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P-TECH 9-14 Schools to Blossom to 80 by Fall

Six years after the launch of the first Pathways in Technology Early College High School (P-TECH) school in Brooklyn, yet another cohort of students is graduating — each walking away with a high school diploma, an associate's degree in a STEM field and related work experience. Most P-TECH participants have two things in common: They come from low-income families and they've completed their six-year programs in five years or less. Many have also gone on to take jobs within IBM, the corporate partner that helped launch the P-TECH idea.

P-TECH began in 2011 when IBM collaborated with the New York City Department of Education, the City University of New York and the New York City College of Technology to open the first 9-14 school. A year later, five schools opened in Chicago backed by IBM, as well as Cisco, Microsoft, Motorola and Verizon. Schools in both cities will have graduated a combined 100 students since their founding.

The model P-TECH follows is to impose lofty expectations on students and to help them see themselves on a career pathway from the time they enter ninth grade. Students participate in mentoring, workplace visits, job shadowing and internships. Corporate partners commit to making sure the young people gain sufficient experience in their given fields to be considered as "first in line" candidates for new jobs.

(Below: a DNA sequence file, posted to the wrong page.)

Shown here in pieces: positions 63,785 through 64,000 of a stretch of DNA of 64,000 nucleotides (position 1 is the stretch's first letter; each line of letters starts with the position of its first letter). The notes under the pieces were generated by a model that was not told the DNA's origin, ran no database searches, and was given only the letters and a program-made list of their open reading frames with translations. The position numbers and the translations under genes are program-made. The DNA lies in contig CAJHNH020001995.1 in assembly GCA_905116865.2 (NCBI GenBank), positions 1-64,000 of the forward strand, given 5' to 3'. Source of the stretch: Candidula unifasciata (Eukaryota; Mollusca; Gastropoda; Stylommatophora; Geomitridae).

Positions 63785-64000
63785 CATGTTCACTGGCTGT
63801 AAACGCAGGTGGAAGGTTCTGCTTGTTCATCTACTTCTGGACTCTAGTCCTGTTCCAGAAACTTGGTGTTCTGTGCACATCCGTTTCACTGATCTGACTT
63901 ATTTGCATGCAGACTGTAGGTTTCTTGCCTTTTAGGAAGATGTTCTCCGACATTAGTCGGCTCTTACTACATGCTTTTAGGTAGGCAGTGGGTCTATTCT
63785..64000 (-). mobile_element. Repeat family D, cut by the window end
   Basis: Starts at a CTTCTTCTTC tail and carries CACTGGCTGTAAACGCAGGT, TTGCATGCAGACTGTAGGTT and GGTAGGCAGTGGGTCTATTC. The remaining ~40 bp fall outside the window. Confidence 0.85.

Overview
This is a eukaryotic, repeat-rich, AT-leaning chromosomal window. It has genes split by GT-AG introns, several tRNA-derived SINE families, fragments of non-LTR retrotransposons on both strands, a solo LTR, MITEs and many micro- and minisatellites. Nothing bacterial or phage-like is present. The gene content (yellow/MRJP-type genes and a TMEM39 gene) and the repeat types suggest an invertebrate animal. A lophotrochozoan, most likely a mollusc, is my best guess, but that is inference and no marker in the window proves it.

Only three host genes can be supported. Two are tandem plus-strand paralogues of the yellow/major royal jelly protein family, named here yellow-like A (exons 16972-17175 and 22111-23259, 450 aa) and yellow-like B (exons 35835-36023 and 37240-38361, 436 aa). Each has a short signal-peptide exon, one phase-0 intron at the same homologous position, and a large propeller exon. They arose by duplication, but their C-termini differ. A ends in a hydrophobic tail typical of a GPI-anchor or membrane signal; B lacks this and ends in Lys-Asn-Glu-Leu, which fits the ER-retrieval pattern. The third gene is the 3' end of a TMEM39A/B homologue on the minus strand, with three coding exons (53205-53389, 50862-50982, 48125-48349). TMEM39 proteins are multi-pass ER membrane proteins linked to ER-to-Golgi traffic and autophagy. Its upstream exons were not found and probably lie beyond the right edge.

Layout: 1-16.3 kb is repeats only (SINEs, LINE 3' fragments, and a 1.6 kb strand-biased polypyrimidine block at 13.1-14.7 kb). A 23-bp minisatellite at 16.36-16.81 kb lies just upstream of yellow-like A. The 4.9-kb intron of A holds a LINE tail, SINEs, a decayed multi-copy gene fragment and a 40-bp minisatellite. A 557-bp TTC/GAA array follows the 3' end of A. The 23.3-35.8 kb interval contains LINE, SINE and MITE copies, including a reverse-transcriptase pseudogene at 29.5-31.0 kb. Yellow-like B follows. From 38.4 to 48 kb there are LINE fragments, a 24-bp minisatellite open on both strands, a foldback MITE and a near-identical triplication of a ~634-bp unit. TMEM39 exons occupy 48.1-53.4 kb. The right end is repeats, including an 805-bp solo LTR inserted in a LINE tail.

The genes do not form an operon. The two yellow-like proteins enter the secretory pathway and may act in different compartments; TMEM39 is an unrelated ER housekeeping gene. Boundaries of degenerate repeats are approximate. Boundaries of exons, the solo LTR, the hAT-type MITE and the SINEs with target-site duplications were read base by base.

As of September 2016, there were 60 schools, not just in New York and Illinois, but also in Colorado, Connecticut, Maryland, Rhode Island and Australia. They'll number 80 by this fall, according to IBM, and have 300 different companies — large and small — signed on as industry partners.

"Our graduates and young IBM hires show that American STEM talent can be grown, pointing the way to what is possible, with more black and Hispanic students completing high school and college without the need of remediation," said Rashid Davis, P-TECH's founding principal, in a prepared statement. "Providing equal opportunity to underserved youth in our community is what success looks like. Starting in Brooklyn, this new education paradigm has spread across the country, helping recharge economies. P-TECH's efforts from industry, post-secondary and secondary professionals show that together, we can continue to improve public education."

Graduates have already joined IBM, working as front-end web developers, organizational developers, coders and analysts. Many are also continuing college in pursuit of bachelor's degrees.

The P-TECH website offers case studies, tools and other resources to help school districts, colleges and universities and businesses begin the establishment of new schools that follow the same model.

About the Author

Dian Schaffhauser is a former senior contributing editor for 1105 Media's education publications THE Journal, Campus Technology and Spaces4Learning.

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